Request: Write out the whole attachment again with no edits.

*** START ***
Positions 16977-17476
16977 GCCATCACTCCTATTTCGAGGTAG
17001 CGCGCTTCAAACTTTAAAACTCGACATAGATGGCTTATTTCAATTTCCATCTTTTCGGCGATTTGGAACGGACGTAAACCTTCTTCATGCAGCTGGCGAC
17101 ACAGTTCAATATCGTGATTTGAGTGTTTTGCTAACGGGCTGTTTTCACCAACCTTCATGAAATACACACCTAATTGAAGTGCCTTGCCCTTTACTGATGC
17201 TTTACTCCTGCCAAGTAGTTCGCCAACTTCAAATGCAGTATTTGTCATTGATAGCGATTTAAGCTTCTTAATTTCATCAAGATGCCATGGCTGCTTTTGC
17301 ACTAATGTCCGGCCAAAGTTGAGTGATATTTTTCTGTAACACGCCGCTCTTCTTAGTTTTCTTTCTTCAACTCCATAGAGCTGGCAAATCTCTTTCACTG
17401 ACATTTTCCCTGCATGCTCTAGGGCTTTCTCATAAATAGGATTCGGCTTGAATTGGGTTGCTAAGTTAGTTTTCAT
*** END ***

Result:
Positions 16977-17476
16977 GCCATCACTCCTATTTCGAGGTAG
17001 CGCGCTTCAAACTTTAAAACTCGACATAGATGGCTTATTTCAATTTCCATCTTTTCGGCGATTTGGAACGGACGTAAACCTTCTTCATGCAGCTGGCGAC
17101 ACAGTTCAATATCGTGATTTGAGTGTTTTGCTAACGGGCTGTTTTCACCAACCTTCATGAAATACACACCTAATTGAAGTGCCTTGCCCTTTACTGATGC
17201 TTTACTCCTGCCAAGTAGTTCGCCAACTTCAAATGCAGTATTTGTCATTGATAGCGATTTAAGCTTCTTAATTTCATCAAGATGCCATGGCTGCTTTTGC
17301 ACTAATGTCCGGCCAAAGTTGAGTGATATTTTTCTGTAACACGCCGCTCTTCTTAGTTTTCTTTCTTCAACTCCATAGAGCTGGCAAATCTCTTTCACTG
17401 ACATTTTCCCTGCATGCTCTAGGGCTTTCTCATAAATAGGATTCGGCTTGAATTGGGTTGCTAAGTTAGTTTTCAT